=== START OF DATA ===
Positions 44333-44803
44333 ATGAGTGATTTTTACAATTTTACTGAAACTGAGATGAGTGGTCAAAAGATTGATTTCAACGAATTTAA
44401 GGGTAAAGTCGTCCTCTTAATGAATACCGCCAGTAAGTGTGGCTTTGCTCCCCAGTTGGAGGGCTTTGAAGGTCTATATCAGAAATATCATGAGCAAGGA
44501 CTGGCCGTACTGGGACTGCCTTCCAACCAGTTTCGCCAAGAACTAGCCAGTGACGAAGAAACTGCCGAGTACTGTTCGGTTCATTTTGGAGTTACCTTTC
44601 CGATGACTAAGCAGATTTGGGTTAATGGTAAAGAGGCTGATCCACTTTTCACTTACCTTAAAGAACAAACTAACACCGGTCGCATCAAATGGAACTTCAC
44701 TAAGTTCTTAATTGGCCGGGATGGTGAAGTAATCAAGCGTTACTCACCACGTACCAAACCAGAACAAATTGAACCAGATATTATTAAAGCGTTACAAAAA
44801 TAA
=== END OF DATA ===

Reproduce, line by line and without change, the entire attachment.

Positions 44333-44803
44333 ATGAGTGATTTTTACAATTTTACTGAAACTGAGATGAGTGGTCAAAAGATTGATTTCAACGAATTTAA
44401 GGGTAAAGTCGTCCTCTTAATGAATACCGCCAGTAAGTGTGGCTTTGCTCCCCAGTTGGAGGGCTTTGAAGGTCTATATCAGAAATATCATGAGCAAGGA
44501 CTGGCCGTACTGGGACTGCCTTCCAACCAGTTTCGCCAAGAACTAGCCAGTGACGAAGAAACTGCCGAGTACTGTTCGGTTCATTTTGGAGTTACCTTTC
44601 CGATGACTAAGCAGATTTGGGTTAATGGTAAAGAGGCTGATCCACTTTTCACTTACCTTAAAGAACAAACTAACACCGGTCGCATCAAATGGAACTTCAC
44701 TAAGTTCTTAATTGGCCGGGATGGTGAAGTAATCAAGCGTTACTCACCACGTACCAAACCAGAACAAATTGAACCAGATATTATTAAAGCGTTACAAAAA
44801 TAA